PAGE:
Sun Ra Arkestra

line-up: (subject to be changed)
Marshall Allen (director, alto sax, flute)
Cecil Brooks (tp)

Tara Middleton (voc, violin)
KNoel Scott (voc, saxes)
James Steward (ten-sax)
Danny Ray Thompson (bari-sax)
Dave Davis (tb)
Farid Barron (p)
Dave Hotep (git)
Elson Nascimento (perc, surdo)

Stephen Mitchell (b)
Wayne Anthony Smith jr. (dr)

Video Sample:

Sun Ra was one of the greatest and least known jazz artists of the last four decades, whose influence on diverse musicians is little known to the general public. A pianist and band leader, his style ranged from retro swing to avant free, and often in the same piece. His band could play a swinging Gershwin tune and almost imperceptibly soar into their free cosmic equational tones as if they possessed a single mind.

Ra, or "Sonny" as some called him, was a keyboard improviser of great originality, but I think his foremost talent was for inspiring and teaching creative musicians to improvise freely but together. This tension between freedom and coherence was something he explored with abundant energy and skill.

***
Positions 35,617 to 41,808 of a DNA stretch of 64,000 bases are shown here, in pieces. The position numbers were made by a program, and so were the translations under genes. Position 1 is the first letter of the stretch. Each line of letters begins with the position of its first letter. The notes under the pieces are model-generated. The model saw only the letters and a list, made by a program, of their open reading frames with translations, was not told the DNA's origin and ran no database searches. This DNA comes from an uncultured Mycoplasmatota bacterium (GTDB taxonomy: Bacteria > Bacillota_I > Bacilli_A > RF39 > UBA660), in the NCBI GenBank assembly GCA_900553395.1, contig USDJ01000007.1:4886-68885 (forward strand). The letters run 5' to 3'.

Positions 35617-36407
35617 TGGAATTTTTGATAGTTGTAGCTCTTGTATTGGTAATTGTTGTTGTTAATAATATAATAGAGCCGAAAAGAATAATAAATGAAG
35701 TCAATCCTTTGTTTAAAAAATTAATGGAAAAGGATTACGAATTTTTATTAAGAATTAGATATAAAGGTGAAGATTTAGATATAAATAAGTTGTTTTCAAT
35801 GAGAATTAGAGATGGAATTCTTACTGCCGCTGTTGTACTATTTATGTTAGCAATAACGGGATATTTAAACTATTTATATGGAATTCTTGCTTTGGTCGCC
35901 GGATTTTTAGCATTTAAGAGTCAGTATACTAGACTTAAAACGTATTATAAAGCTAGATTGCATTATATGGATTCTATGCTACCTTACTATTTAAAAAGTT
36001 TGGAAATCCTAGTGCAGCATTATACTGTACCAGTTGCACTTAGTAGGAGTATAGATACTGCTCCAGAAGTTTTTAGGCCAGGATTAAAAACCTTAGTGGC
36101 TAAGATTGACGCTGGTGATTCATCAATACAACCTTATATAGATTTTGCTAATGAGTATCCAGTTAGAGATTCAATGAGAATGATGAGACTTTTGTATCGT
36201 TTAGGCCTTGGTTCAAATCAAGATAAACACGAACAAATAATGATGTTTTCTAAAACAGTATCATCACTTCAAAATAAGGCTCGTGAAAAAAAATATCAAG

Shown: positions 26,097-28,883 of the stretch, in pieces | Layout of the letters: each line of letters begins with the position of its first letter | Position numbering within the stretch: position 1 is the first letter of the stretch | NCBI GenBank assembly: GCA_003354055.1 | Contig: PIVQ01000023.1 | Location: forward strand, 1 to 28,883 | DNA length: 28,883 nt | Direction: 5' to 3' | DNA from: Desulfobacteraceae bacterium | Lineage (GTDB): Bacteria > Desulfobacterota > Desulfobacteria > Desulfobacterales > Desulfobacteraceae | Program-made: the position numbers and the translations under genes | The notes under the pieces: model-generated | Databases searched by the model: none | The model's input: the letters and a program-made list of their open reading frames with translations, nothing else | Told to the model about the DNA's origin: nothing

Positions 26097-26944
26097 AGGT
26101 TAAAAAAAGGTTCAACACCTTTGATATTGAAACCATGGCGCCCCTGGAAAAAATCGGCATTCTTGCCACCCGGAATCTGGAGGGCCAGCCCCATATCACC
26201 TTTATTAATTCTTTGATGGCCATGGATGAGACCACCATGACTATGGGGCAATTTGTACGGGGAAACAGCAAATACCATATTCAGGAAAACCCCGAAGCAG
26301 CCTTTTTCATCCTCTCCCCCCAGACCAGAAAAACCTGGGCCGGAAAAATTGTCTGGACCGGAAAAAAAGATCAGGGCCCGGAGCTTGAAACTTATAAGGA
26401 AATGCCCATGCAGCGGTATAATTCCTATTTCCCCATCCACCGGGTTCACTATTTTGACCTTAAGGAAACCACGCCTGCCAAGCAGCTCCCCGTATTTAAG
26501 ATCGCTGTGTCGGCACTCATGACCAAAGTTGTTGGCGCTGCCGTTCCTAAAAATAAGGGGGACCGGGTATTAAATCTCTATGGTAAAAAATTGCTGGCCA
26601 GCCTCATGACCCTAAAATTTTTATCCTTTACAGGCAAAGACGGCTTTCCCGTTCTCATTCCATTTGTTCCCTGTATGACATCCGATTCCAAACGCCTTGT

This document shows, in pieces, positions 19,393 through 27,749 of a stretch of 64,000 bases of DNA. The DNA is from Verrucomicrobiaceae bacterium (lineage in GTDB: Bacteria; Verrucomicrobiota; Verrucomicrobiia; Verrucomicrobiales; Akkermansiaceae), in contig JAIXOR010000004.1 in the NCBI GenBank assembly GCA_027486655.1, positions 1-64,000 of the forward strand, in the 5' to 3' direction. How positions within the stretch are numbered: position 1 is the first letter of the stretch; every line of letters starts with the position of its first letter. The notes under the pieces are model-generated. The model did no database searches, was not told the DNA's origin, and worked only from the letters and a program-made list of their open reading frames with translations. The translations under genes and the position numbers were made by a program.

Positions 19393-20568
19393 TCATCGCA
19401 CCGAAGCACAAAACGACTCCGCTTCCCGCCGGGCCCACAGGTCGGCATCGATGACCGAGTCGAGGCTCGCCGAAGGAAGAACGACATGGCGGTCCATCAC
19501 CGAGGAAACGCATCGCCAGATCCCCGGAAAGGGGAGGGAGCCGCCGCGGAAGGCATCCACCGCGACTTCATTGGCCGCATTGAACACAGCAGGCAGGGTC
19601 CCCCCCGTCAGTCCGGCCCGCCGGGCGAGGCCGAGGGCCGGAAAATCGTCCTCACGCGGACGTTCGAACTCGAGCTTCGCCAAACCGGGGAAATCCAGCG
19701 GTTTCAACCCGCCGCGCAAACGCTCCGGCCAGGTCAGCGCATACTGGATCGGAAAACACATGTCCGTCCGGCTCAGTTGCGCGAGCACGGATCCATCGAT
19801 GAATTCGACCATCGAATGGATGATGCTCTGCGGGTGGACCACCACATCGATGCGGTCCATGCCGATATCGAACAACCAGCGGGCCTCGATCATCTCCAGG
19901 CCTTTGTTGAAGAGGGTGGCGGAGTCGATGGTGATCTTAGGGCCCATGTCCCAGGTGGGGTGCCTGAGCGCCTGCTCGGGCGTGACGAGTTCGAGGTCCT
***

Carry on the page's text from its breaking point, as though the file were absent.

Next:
Sun Ra took his leave of us in 1993. Before that, I was fortunate enough to see him with the Arkestra live twice in the mid-80s: once outdoors at Princeton University, and once at the Palomino in Los Angeles. None of their many recordings quite captures the live fury of this amazing ensemble.

The Arkestra still performs today, under the able direction of alto saxophonist Marshall Allen. Sun Ra said and wrote many strange things while he was upon this planet. The easy, mindless reaction is to just label him "weird" and hide behind that facile label. Another possibility is that he was passionately engaged in and by his creative mythology, and that what he really meant could only be articulated in his music.